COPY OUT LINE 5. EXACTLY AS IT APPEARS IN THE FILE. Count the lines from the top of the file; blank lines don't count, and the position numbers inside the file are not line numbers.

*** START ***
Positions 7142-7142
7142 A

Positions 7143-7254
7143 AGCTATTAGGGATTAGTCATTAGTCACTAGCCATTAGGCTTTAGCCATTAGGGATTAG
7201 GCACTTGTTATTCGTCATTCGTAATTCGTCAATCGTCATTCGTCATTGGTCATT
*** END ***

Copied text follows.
7201 GCACTTGTTATTCGTCATTCGTAATTCGTCAATCGTCATTCGTCATTGGTCATT